A Character Sketch Is A Type Of Brief Biographical Essay Format
How to Write a Narrative
If you choose to write a narrative, it should be a story in which either you or someone you know well was actually involved. You should avoid stories that simply recount accidents. What I mean is this: a good story needs to have the element of choice in it. If you describe an accident, you need to show that decisions led up to it. This story should be about people, about the decisions they make and the consequences that follow.
A narrative is a moving picture. Like description, narratives need to have a rich texture of details so that the reader is seeing, hearing, smelling, and touching. The reader should experience the story, not simply hear it.
Stories add the element of time to description. Often stories start at the beginning and then follow the sequence of events chronologically. However, an effective variation on this pattern is to start in the middle of things and then use flashbacks to fill in the background information. This method is especailly effective in holding the reader's attention.
There are two extremes you want to avoid in writing a narrative. First, you can simply tell the story, event by event, without giving it any texture because you leave out descriptive details and dialogue. At the opposite extreme is a narrative that attempts to tell everything, painting detailed descriptions of every scene, quoting everything that is said, even speculating about the thoughts of the characters. A good narrative has texture, but it is suggestive rather than exhaustive. After all, the reader's imagination needs some room to fill in details. Giving too many details not only overwhelms the reader's imagination, it also slows the pace of the narrative.
Pacing is an important concept in narrative writing. Basically, pacing means that the writer sometimes slows the pace by putting more detail in, but sometimes she also hurries over details. A good way to know where to put in details and where to leave them out is to think of a narrative as consisting of episodes (smaller scenes that are strung together to make up a longer story). If you divide your story into a few short episodes, then you want suggestive detail within the episodes, but you want to hurry over the transitions between them. Think of episodes as pearls on a string. Make the pearls full orbed; keep the string stringy. The reader dwells in the episodes, but she needs to be oriented to them, and that is the function of the transitions.
As with description, point of view is important. What position is the story being told from? Another way of talking about this is to talk about the story's narrator. The narrator is not the writer, but the consciousness through which the story is told. Sometimes the story is told in third person, which means that every one is referred to as he, or she, or they. Sometimes, however, it is told in first person, which means that the narrator refers to himself as "I" and is actually involved in the story. Not all narrators are reliable.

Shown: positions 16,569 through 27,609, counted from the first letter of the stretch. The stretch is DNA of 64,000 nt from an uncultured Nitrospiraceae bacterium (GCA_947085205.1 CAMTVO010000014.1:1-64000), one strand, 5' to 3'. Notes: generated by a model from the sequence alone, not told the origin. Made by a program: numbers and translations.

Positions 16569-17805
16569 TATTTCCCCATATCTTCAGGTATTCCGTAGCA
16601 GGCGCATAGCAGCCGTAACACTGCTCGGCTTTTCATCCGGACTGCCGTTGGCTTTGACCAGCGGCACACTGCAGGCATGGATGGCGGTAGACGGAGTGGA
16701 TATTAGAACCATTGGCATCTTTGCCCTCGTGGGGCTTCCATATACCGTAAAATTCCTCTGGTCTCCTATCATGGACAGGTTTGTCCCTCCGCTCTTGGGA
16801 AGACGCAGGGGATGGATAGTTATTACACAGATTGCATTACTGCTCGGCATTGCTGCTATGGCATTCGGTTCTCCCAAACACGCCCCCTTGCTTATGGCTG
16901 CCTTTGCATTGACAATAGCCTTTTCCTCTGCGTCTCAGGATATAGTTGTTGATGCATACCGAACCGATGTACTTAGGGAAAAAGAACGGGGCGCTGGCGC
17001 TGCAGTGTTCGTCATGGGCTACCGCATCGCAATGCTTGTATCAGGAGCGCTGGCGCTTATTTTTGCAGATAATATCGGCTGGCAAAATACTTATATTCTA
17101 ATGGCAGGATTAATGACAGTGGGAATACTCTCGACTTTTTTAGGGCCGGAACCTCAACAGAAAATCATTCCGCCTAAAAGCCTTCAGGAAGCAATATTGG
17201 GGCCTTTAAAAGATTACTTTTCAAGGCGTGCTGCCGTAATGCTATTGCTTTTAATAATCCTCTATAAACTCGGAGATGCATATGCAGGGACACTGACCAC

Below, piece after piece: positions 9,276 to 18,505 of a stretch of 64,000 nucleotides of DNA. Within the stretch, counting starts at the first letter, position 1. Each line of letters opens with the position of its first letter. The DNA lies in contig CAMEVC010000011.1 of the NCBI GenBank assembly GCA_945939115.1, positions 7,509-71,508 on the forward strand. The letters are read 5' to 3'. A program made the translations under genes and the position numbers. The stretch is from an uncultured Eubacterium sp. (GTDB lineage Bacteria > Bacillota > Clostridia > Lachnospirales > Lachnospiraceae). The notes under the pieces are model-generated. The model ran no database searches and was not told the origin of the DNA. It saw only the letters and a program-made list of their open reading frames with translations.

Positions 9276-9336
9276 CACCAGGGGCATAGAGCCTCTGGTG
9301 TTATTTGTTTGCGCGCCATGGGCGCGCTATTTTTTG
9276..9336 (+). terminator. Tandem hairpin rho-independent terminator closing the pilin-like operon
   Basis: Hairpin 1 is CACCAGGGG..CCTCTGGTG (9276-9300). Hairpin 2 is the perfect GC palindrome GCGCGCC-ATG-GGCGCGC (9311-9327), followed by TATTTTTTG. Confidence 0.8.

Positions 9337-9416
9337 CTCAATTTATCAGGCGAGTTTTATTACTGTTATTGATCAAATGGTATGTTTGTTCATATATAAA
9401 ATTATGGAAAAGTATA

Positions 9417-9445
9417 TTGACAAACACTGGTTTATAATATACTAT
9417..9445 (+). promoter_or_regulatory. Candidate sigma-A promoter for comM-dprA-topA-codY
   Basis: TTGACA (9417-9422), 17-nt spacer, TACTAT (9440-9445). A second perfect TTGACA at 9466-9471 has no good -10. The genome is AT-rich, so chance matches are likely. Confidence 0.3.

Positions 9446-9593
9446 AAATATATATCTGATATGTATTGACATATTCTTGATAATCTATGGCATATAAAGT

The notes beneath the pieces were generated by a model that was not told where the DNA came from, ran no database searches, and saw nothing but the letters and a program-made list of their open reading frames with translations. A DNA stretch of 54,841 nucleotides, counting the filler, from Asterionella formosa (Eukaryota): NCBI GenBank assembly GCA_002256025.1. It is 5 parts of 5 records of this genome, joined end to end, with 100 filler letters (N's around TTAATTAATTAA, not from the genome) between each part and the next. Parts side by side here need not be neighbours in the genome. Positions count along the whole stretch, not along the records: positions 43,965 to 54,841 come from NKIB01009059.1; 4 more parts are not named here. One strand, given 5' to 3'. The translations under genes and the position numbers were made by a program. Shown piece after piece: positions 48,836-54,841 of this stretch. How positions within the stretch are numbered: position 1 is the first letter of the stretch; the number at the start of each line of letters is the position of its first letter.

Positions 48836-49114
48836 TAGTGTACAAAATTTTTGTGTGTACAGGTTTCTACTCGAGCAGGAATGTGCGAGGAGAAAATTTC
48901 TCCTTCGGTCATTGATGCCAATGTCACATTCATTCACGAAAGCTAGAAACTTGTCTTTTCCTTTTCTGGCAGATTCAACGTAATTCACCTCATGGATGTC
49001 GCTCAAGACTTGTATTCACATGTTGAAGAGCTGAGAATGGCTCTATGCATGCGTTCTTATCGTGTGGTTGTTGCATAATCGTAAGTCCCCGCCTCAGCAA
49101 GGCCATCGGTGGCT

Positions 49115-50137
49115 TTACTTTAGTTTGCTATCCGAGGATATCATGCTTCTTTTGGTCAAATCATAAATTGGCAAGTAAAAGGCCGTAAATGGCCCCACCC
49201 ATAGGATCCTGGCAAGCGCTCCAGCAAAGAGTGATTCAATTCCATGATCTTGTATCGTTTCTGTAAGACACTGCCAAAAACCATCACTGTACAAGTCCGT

The more sophisticated narratives become, the more problematic is the narrator. When the narrator tells the story in first person, but details in the story lead the reader to suspect that the narrator is not reliable, the result is irony. Irony is a narrative condition in which the reader and the writer share a common judgmental attitude toward the narrator, or when the reader knows more than the narrator and characters in the story.
For this assignment, it is probably better to tell the story as straight as possible. Irony is hard to pull off successfully. If you want to experiment with narrative form, I would suggest that you start somewhere in the middle of things and then use flashbacks. Also work on putting in suggestive but not overwhelming detail and dialogue. Try dividing your story into short episodes that build on each other. If you can pattern a sequence of events so that the story has some kind of climax (a scene of great tension and even explosion) followed by a denoument (a scene in which everything is worked out), you will have done more than many of us can.
- Language Arts
- Family Life
Write a character sketch about somebody you know well.
- use a graphic organizer to help them discuss a model character sketch and organize/write one of their own.
- write an interesting sketch that includes the proper elements of a character sketch.
characterization, character sketch, writing, expository writing, character, graphic organizer
- a "model" character sketch -- text provided below (a copy for each student, or an overhead projector to display the model to the entire class)